The Last Supper
Barney, Fr. Bertrais & Dr. Smalley
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(In Hmong language only)
THE HMONG RPA FOUNDERS’ RECOGNITION
Sheraton Inn Milwaukee
Brown Deer, Wisconsin, U.S.A.
June 28, 1997
BRIEF HISTORICAL BACKGROUND
THE HMONG RPA SCRIPT AND ITS
The Hmong constitute one of the most ancient peoples in Asia. Today, they number about 8 million, including other subgroups of Miao, scattered by the events of history, over centuries, from China to Southeast Asian, from Laos to Australia, Europe and America. Since 1975, which marked the end of the Vietnam War, more than 150,000 Hmong refugees from the Secret War of Laos have been resettled in the United States.
If the Hmong had a long and rich oral tradition, their language was provided with a writing system only 45 years ago. Thus, in 1952, in Luang Prabang, the Royal City of the former Kingdom of Laos, three men - Dr. Linwood Barney, Father Yves Bertrais and Dr. William Smalley - put their efforts and knowledge together to create the Hmong Romanized Popular Alphabet (R.P.A.) script. Immediately after, Father Bertrais started teaching the Hmong R.P.A. to a first group of young Hmong in his adopted Hmong village of the Guars Mountains (Roob Nyuj Qus), some 50 miles south of Luang Prabang, where in 1950 he had begun his apostolic mission with the Hmong in Laos, whom he has never left since then.
Today, tens of thousands of Hmong, men and women, young and old, in Laos, Thailand, Burma, China, Vietnam, France (and French Guyana), Australia, Canada, Argentina and in the United States use the Hmong RPA script as a vehicle to communicate among themselves. The Hmong media (newspapers, radio broadcast and television) which are beginning to develop in the United States, and American public offices and hospitals use the Hmong writing system for their official translations or communications. The Hmong RPA is now officially taught at the Central Institute of the Chinese Nationalities in Beijing and in several American public schools and universities. Finally, in the early 1980’s, thanks to the beneficence and contribution of Archbishop Renato R. Martino, Apostolic Nuncio, Permanent Observer of the Holy See to the United Nations, Father Bertrais, with the assistance of a group of Hmong, was able to start conducting intensive research on Hmong history, culture and traditions in Southeast Asia and in China. Over the past four decades, thousands of books and newsletters have been published in the Hmong languages. In brief, in less than a half century, the Hmong RPA has contributed to he social, economic and political development of the Hmong people who came from the Middle ages to modern times.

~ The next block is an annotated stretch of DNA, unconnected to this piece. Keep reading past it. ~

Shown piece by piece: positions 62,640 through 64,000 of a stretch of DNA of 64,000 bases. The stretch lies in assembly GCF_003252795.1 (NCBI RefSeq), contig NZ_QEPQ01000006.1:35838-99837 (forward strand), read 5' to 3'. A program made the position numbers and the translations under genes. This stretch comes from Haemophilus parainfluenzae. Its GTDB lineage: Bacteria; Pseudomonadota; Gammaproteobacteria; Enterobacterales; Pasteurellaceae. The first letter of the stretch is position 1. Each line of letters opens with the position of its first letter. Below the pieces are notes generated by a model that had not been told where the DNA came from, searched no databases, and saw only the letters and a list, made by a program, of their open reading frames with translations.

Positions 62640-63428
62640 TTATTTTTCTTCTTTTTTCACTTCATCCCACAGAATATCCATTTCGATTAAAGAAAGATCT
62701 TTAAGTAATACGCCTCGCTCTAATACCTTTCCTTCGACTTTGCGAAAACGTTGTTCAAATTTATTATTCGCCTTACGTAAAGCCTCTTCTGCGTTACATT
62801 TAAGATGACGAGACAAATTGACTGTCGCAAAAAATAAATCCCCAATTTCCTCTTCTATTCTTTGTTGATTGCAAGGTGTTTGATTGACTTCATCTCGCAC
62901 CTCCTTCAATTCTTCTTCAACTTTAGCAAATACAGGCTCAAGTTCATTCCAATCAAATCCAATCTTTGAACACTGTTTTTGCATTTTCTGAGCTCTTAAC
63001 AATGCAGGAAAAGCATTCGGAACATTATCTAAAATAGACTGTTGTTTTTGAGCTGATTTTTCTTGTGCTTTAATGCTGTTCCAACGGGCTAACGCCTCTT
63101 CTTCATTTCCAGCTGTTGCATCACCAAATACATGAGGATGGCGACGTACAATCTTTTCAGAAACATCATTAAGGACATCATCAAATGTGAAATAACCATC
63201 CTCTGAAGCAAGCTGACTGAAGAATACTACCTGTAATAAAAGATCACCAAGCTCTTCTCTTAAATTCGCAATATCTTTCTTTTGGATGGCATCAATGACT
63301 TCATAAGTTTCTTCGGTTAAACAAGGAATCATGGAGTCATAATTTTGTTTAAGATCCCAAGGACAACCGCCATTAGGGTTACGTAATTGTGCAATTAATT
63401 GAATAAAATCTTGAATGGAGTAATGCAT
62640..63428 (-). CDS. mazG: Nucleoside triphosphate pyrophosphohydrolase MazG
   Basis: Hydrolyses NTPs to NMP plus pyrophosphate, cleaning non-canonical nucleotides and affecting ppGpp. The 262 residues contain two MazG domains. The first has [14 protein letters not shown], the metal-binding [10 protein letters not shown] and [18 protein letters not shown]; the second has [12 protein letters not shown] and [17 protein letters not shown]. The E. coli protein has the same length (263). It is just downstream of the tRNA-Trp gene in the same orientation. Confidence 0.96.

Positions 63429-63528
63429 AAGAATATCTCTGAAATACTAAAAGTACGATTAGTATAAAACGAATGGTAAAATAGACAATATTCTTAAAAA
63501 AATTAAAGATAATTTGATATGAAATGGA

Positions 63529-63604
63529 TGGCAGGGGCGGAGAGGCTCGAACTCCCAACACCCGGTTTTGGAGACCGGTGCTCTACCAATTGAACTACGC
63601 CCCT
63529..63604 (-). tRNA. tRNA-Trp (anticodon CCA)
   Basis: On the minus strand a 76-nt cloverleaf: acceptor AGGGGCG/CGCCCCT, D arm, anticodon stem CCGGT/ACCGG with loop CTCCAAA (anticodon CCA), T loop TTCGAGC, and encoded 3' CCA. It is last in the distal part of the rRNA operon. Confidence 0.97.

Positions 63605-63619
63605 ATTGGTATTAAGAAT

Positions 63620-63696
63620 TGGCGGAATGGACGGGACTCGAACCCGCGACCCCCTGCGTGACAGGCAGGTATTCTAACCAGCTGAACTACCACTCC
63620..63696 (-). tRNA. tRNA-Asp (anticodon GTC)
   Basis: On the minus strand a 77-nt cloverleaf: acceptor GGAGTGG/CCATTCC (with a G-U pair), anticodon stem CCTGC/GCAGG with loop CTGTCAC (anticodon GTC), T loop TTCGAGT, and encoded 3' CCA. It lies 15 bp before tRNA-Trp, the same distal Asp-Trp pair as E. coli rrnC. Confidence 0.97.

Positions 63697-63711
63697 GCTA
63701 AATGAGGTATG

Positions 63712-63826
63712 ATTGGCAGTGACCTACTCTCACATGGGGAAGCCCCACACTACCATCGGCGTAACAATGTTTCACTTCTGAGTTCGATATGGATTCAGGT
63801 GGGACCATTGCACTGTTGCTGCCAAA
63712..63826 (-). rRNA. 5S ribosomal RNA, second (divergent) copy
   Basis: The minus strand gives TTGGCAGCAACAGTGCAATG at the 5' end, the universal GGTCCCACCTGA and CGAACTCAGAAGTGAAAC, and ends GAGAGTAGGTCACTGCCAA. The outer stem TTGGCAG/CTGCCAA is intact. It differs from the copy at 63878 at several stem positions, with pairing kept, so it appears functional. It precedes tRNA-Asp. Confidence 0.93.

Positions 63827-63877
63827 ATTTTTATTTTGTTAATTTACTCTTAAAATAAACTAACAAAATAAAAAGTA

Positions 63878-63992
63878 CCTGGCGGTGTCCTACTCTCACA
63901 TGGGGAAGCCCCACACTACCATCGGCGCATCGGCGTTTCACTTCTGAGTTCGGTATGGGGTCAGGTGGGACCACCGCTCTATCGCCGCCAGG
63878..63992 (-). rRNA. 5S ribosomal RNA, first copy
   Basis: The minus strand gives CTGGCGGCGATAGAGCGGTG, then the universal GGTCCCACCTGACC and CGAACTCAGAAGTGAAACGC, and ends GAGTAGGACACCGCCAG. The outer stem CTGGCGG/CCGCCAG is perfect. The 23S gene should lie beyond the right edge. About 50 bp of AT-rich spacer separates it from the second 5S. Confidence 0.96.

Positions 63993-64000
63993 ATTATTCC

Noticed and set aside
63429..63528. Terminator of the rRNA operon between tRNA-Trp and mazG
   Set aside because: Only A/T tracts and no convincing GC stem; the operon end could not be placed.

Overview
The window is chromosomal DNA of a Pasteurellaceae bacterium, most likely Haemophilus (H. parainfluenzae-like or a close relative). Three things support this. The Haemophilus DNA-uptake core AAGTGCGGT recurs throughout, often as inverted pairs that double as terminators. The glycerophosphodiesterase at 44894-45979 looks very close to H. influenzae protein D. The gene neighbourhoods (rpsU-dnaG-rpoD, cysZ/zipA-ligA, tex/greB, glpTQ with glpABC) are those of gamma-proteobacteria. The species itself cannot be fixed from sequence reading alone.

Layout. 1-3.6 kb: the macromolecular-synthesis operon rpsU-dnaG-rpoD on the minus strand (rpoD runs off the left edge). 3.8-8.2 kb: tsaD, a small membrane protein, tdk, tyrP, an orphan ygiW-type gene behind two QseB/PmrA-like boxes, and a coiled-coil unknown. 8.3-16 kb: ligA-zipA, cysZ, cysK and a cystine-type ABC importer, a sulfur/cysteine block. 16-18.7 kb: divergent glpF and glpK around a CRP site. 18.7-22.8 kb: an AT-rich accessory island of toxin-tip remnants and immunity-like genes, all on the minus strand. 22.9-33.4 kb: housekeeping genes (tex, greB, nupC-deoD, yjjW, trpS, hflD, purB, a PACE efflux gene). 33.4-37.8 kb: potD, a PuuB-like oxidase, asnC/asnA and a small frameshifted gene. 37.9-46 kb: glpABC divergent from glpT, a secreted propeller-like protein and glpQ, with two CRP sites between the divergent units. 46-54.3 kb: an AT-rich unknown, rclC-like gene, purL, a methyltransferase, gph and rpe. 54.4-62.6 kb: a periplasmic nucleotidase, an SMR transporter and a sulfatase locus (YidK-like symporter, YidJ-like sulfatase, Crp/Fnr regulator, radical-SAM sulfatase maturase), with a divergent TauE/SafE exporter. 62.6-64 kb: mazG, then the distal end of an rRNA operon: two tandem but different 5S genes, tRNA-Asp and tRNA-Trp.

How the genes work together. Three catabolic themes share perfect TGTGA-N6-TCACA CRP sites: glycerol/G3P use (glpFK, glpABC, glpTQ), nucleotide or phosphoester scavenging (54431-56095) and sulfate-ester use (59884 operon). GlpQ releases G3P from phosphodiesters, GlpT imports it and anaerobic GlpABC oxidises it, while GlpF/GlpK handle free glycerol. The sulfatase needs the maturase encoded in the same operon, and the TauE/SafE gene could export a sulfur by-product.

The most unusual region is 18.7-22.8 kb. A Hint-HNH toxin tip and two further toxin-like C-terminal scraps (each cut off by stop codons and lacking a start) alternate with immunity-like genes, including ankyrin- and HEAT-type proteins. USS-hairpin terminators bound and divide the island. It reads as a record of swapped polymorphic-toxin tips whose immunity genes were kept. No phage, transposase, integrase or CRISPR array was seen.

Thus, the Hmong around the world owe a deep debt of gratitude to Dr. Barney, Father Bertrais and Dr. Smalley, the founders of the Hmong RPA. The Hmong RPA Founders’ Recognition which takes place today at Sheraton Inn Milwaukee of Brown Deer, Wisconsin, is the humble expression of the Hmong sentiments of appreciation.
Who are these founders with a so generous heart?
1) Dr. Linwood Barney was born in 1923 in Rumney, New Hampshire, U.S.A. He graduated in 1946 from Taylor University of Indiana and received his Doctoral Degree in Anthropology at the University of Minnesota in 1968. In 1951, he was sent by his Christian and Missionary Alliance Church to Xieng Khouang, Laos, where he first met the Hmong people. In 1952, he contributed to the creation of the Hmong RPA in Luang Prabang, in 1954, Dr. Barney was forced by the situation of the First Indochina War (1946-1954) to leave Southeast Asia to come back to the United States. He was successively pastor, missionary, professor and, finally, dean of Jaffrey School of Missions, renames as Alliance Theological Seminary in New York.
2) Father Yves Bertrais was born in 1921 in Nantes, France. In 1969, he graduated from the Sorbonne, University of Paris, with a thesis on Hmong traditional marriage. In 1948, he arrived in Vientiane, Laos, to take the Word of Jesus to the highland Laotian people. In April 1950, he joined the Hmong in the village of the Gaurs Mountains in Luang Prabang province. In 1952, he participated in the invention of the Hmong RPA script which he taught to the Hmong in Laos first and, later on, in Thailand, China and Vietnam. While pursuing his apostolic mission in the mountains of Laos, he actively contributed to the preservation of Hmong history, culture and traditions as well as to the social and economic development of the Hmong people. Finally, he is the founder of the Hmong Cultural Heritage Association, based in French Guyana, which was renamed Association of Hmong Cultural Heritage, recently transferred to the Philippines to be close to the majority of the Hmong, who remain in China and Southeast Asia.
3) Dr. William Smalley was born in 1923 in Jerusalem, Palestine. He received his Ph.D. in anthropological linguistics at Columbia University in New York City in 1956. In 1951, he went to Luang Prabang, Laos, to study and analyze the Khmu language. In 1952, he was instrumental in the creation of the Hmong RPA and , in 1954, he left Southeast Asia to come back to the United States, where he worked as a translation consultant for the American Bible Society. From 1968 to 1987, he taught at Bethel College of Shoreview, Minnesota.
For the Steering Committee
Xia Vue Yang